The AIM-listed skin health company said in a statement that the application covered the use of its SkinBiotix technology for increasing filaggrin levels in the skin.
Filaggrin is a protein that is vital for cells to mature properly into the tough outer layer of the skin, with deficiencies leading to dryness and irritation as well as the potential development of conditions such as eczema.
The company said research in its labs had shown that SkinBiotix could significantly increase the amount of filaggrin in human skin models.
This is the second successful test of the group's technology, following earlier proof that SkinBiotix increases the 'tight junction' which exists in the inner layer of skin.
The company added that the observation that the technology can improve both the surface and inner layers of skin suggests that SkinBiotix would be therapeutically useful in a range of conditions, such as eczema.
SkinBioTherapeutics has already finalised plans for a human study around the cosmetic application of its SkinBiotix technology, which is expected to be carried out in the third quarter of this year.
SkinBiotix continuing to prove its uniqueness
Dr Cath O’Neill, chief executive of SkinBioTherapeutics, said: "SkinBiotix is continuing to prove its uniqueness as a platform via scientific testing. Following the successful work in skin models on filaggrin production, we are looking to increase the value and scope of our intellectual property with the filing of this patent.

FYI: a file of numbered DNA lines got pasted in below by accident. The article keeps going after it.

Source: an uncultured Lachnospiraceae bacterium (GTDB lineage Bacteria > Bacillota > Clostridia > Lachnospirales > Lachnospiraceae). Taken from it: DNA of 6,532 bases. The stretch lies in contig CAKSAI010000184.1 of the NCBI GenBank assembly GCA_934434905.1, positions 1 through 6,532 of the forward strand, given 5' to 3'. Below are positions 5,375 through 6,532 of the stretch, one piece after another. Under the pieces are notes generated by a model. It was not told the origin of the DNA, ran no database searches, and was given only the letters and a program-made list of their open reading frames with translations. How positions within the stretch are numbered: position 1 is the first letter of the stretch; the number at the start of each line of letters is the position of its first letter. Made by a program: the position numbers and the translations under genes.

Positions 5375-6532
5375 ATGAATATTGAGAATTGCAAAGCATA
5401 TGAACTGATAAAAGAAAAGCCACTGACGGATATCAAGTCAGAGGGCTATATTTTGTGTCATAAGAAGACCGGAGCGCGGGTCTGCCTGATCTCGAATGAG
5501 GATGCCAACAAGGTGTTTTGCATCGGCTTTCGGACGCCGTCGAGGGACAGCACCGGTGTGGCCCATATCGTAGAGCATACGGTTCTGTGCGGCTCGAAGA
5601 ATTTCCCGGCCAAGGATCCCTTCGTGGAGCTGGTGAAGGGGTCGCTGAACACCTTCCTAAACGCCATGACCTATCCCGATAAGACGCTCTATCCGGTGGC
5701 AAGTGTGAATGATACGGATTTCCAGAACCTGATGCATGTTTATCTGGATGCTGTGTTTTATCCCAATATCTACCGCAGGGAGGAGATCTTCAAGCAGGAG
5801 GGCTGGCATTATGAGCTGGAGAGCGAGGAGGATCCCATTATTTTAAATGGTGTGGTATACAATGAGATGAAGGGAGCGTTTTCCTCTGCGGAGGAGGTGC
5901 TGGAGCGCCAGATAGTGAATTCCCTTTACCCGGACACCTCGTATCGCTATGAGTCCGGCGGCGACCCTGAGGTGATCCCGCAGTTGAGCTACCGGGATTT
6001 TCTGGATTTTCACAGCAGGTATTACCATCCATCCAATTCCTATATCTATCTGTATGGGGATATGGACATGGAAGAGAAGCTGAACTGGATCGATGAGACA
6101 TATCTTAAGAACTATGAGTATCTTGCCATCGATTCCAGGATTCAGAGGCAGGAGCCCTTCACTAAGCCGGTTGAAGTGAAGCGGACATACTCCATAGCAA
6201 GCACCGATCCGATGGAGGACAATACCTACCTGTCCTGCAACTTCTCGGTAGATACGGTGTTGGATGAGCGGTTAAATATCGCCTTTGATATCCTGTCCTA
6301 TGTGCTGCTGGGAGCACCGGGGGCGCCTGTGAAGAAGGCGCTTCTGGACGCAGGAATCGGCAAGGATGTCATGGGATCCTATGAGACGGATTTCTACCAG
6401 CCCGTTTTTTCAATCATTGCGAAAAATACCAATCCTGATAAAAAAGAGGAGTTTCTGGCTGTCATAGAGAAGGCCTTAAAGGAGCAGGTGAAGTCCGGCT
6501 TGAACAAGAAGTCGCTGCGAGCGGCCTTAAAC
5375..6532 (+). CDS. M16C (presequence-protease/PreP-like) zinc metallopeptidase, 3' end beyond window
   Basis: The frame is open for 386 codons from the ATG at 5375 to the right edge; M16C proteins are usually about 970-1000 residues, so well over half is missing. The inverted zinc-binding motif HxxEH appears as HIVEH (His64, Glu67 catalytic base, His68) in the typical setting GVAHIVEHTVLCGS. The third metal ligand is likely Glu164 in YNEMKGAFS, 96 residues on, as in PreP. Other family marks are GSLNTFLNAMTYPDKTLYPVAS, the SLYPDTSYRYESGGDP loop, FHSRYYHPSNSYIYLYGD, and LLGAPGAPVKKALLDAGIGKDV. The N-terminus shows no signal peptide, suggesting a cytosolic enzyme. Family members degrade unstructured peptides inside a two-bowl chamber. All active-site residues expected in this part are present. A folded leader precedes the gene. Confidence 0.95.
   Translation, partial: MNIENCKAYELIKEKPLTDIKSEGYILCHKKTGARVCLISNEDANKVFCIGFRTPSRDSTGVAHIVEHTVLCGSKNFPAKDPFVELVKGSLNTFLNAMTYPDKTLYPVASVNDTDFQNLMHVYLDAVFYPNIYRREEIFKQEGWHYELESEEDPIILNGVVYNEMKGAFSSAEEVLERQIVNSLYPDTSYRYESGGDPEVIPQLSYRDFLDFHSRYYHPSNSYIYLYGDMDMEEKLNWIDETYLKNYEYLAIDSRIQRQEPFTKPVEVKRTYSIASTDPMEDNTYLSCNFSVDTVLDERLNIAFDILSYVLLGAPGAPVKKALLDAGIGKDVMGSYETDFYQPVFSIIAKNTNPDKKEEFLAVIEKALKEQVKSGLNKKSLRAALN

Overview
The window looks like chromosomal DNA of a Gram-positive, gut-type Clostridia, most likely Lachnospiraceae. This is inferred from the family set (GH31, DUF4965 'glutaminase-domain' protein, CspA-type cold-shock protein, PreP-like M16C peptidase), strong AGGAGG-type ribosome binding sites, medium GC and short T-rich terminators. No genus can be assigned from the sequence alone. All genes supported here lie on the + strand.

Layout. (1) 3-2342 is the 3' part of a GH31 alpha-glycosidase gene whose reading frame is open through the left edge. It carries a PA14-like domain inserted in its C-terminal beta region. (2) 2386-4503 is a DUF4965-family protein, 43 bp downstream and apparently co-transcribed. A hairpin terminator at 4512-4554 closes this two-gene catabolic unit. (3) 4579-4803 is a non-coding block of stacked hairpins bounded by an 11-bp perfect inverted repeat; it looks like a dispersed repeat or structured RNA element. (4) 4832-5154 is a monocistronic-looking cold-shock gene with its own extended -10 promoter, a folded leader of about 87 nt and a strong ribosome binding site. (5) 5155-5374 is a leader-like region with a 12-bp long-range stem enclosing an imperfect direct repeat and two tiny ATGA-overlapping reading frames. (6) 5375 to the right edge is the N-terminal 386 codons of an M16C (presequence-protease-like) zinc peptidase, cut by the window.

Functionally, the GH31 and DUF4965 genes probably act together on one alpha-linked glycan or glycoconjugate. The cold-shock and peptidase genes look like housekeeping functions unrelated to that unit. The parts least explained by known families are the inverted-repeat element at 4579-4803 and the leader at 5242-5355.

"This is a continuation of our strategy to create an IP portfolio that allows us to robustly protect what we believe is a technology of significant commercial value in key global dermatalogical markets."
In a note to clients, analysts at 'house' broker Northland Capital commented: “These findings regarding filaggrin production combined with previous observations on tight junctions indicate that the SkinBiotix platform has beneficial properties on both the surface and inner layers of skin and could be therapeutically useful in a range of skin conditions, including eczema.”
They added: “The filing of this patent shows the Company is continuing to protect its IP portfolio surrounding its SkinBiotix technology.
“The Company’s first patent (covering the use of bacteria and lysates in the treatment of skin in health and disease) has been granted in Australia, New Zealand and Russia with active prosecution progressing in Europe, USA and China.”
In early afternoon trading, SkinBioTherapeutics shares were up 6.3% at 17p.
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